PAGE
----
Territory Stories

Debates Day 5 - Wednesday 28 February 2001



Debates Day 5 - Wednesday 28 February 2001

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Parliamentary Record 27


Debates for 8th Assembly 1997 - 2001; ParliamentNT; Parliamentary Record; 8th Assembly 1997 - 2001




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Legislative Assembly of the Northern Territory

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Attribution International 4.0 (CC BY 4.0)

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Legislative Assembly of the Northern Territory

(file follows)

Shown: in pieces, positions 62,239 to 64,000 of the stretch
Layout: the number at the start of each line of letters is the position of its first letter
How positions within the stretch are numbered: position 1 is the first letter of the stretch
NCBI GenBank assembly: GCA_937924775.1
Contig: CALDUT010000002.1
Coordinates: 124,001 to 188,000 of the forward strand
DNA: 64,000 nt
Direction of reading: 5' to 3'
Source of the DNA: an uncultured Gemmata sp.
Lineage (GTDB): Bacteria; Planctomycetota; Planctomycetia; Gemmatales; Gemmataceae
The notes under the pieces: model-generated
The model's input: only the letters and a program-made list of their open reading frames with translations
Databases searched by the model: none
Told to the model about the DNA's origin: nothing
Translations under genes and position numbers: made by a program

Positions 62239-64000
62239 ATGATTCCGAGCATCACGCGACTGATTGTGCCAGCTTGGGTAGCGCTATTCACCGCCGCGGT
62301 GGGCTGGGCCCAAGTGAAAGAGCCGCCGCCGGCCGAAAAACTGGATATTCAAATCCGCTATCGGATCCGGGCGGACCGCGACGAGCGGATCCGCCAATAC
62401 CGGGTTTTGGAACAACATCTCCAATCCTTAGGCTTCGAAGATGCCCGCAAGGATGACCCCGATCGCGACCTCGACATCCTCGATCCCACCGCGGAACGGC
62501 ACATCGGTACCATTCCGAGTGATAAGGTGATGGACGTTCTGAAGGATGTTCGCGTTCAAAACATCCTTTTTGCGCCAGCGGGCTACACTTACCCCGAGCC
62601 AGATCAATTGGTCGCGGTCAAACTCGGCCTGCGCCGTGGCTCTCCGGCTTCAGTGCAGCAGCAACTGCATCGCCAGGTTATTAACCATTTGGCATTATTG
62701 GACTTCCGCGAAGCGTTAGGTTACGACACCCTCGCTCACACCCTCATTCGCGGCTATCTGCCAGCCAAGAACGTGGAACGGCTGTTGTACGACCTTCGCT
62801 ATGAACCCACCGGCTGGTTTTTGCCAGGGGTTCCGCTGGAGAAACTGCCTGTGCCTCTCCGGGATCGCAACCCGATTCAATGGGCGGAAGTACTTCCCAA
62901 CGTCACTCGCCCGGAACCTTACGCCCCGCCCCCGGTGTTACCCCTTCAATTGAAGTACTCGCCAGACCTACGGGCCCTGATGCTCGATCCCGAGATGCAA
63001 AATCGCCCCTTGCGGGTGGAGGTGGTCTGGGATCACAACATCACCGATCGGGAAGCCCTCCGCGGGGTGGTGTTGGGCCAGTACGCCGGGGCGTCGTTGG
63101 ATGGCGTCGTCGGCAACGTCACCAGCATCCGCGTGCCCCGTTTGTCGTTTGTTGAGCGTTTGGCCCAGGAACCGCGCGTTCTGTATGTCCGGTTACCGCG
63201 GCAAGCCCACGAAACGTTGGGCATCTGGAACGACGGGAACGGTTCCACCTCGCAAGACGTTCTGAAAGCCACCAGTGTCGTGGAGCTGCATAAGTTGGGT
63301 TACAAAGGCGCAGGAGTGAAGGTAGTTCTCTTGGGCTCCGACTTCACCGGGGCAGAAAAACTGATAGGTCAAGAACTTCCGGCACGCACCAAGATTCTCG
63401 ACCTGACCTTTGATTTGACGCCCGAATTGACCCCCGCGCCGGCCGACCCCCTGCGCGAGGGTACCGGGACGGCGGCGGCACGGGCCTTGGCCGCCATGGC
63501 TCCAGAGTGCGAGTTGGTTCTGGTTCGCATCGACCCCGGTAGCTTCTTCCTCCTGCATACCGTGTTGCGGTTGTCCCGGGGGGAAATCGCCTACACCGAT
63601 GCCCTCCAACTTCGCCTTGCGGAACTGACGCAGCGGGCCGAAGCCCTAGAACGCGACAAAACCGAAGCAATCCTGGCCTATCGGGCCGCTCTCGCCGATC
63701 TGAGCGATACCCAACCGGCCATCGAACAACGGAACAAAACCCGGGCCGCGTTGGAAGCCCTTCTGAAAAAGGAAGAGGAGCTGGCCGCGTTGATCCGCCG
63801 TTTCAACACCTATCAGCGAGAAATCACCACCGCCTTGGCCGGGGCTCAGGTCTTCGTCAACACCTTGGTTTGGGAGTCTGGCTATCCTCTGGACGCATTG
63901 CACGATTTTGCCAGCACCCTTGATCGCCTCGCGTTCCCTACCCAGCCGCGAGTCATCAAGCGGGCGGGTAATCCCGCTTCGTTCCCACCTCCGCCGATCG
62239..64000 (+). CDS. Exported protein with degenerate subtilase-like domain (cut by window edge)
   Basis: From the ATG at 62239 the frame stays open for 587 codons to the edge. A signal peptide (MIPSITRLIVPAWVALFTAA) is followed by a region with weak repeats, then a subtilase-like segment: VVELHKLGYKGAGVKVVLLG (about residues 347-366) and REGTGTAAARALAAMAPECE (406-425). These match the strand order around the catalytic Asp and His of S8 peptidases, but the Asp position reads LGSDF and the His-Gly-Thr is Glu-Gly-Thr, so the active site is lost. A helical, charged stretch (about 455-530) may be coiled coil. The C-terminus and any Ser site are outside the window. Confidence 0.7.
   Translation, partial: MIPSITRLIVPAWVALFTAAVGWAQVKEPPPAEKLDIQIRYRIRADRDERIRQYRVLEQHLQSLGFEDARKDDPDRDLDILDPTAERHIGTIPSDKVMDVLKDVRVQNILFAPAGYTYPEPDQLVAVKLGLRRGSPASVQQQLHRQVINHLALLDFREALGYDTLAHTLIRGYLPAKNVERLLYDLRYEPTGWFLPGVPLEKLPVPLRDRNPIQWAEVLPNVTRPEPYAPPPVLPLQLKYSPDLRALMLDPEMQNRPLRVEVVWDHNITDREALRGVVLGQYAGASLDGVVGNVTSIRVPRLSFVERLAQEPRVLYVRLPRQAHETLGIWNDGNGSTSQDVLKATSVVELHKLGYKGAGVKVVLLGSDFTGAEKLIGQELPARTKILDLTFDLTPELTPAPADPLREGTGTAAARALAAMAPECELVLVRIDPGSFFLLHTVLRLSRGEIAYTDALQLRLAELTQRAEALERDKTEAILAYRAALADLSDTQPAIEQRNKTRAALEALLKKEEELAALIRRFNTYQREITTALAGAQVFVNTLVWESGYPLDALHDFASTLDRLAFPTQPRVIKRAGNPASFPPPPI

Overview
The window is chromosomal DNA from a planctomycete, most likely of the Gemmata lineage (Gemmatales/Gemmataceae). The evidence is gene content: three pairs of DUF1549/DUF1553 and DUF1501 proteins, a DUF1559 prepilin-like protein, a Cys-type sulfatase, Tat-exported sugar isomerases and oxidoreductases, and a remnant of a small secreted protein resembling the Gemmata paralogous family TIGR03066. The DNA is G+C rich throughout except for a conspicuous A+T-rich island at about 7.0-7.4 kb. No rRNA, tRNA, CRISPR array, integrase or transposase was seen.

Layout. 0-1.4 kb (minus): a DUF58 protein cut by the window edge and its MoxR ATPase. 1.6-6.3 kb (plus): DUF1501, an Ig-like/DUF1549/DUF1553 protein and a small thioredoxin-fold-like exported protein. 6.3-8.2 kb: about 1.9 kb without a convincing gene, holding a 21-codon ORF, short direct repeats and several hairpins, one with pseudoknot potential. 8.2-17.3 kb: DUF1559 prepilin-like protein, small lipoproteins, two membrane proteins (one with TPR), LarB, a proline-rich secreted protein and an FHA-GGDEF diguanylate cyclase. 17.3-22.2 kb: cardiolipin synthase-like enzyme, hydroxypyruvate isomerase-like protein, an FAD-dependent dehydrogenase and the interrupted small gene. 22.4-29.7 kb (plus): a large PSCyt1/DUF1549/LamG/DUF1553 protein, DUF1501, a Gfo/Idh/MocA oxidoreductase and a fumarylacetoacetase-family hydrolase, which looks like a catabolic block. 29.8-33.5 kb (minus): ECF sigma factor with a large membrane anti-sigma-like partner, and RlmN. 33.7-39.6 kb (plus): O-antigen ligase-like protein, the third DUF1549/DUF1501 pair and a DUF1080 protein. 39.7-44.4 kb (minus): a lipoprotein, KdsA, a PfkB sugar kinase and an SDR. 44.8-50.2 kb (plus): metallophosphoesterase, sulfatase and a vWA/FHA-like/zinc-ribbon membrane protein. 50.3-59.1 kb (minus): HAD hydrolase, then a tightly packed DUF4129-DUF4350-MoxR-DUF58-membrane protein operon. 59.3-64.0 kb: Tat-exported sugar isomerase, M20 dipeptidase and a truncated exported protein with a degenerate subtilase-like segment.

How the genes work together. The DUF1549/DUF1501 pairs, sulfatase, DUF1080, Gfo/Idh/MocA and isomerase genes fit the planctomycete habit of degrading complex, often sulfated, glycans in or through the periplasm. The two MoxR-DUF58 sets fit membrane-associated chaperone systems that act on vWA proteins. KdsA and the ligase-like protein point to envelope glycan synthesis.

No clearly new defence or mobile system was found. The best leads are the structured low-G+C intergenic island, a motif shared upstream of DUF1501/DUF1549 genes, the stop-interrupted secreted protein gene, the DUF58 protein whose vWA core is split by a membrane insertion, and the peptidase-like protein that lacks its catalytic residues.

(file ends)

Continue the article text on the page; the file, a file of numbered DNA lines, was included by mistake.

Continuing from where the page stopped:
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DEBATES - Wednesday 28 February 2001 That had a major social impact in that it was aimed at generating, for the first time since the 1950s and 1960s, the three generational family; the total family that can and should exist in any settled society. Most of us have come here as migrants. I am one of them, albeit many years ago. In 1973 I came to the Northern Territory. In that sense I am a migrant from Sydney and, believe me, it was a culture shock to move up to the North - a pleasant one. The point I am making is that many incentives were put in place, most of which are listed in the ministers statement, to encourage people to stay here. That policy has been successful. It has, therefore, increased the demand for appropriate accommodation for retired people because the Housing Commission methodologies at the time were not adequate. The increasing aged population were finding themselves being mixed with young families or young singles in accommodation, and they did not feel comfortable. This lead to a number of initiatives in the early and mid-1990s. For example, the member for Millner referred to the Coconut Grove area and the conversion of what were mixed Housing Commission units into designated aged-peoples accommodation, and a comfort zone was created. There was the creation of the successful Coconut Grove Community Hall. This facility achieved, as closely as possible, a retirement village-type atmosphere amongst Housing Commission accommodation. Since that time we have seen specialised areas developed to create accommodation for retired people. This ensures they can mix with people of then own age, in an environment where they feel comfortable, and can develop friendships with people who have common interests. That has been a major success. Obviously, with the increasing and ageing population, so too the demand for geriatric care increases. I remember as early as 1989 and 1990 going to war with then Minister Howe to get adequate provision of aged accommodation allocations into the Northern Territory, with no luck. The success of the Northern Territory in dramatically increasing the aged proportion of our population has been a very desirable outcome, but the people in Canberra are slow learners. They are looking at historical statistics rather than initiatives and trend lines. Consequently, it has been a big task to convince the federal government to make the aUocations that will meet the emerging needs in the Northern Territory. I congratulate the minister on his continuing efforts to achieve that and the success he achieved with the Hon Bronwyn Bishop in getting some capital funding towards that task. Some of us are used to the member for Wanguri. I got to leam of his methodology and style in his first two unsuccessful attempts to enter this Assembly. I came to know his methodologies very well. They have not changed a lot since he has been in the Chamber. One needs to be very careful when listening to the member for Wanguri; he does tend to exaggerate the facts and sensationalise events to get a headline. He will claim credit for everything from the past. Even if it was done 10 years ago by somebody else, he will find a way to link his own name to that particular thing. Today he has converted the ministers successful lobbying of the federal minister to get capital funding for nursing homes into an admission there is a crisis in the Northern Territory. That is unbelievable. He said: Why doesnt the minister explain what has occurred? If he actually reads page 3 of the ministerial statement, the answer is there. He claims to have read it and listened to it. Well, the answer to his question is there. In his statement the minister clearly points out he is continuing to lobby for continued recognition of the importance of providing capital funding to meet these needs into places like the Northern Territory. This CLP government has a long and proud history of working to encourage a healthy, happy, and high quality of life for aged Territorians. We have encouraged people to become aged Territorians rather than aged ex-Territorians. That is the mark of this government. We have been successful in that because the policies have created that improved quality of life for retiring people. The member for Barkly gave us some marvellous heart-rending story about what she would like to achieve in her retirement. I thought it was wonderful. She spoke of all the things she would like to see, most of which, frankly, are here. She, like myself, will be retiring voluntarily at the next parliament. I trust she will demonstrate that commitment to the Barkly, that commitment to the Northern Territory, and that commitment to Australia by retiring here and enjoying those benefits that she presses for and speaks so loudly for. Perhaps she could tell us where she plans to retire and scotch the rumour that she is planning to retire to England. M r Stirling: Not down to Coolum, anyway. M r HATTON: And certainly not down to the Murray River, to Western Australia, to Sydney, or to Caims or some other such location as former opposition leaders and members did. Mr Stirling: Like Everingham. 7520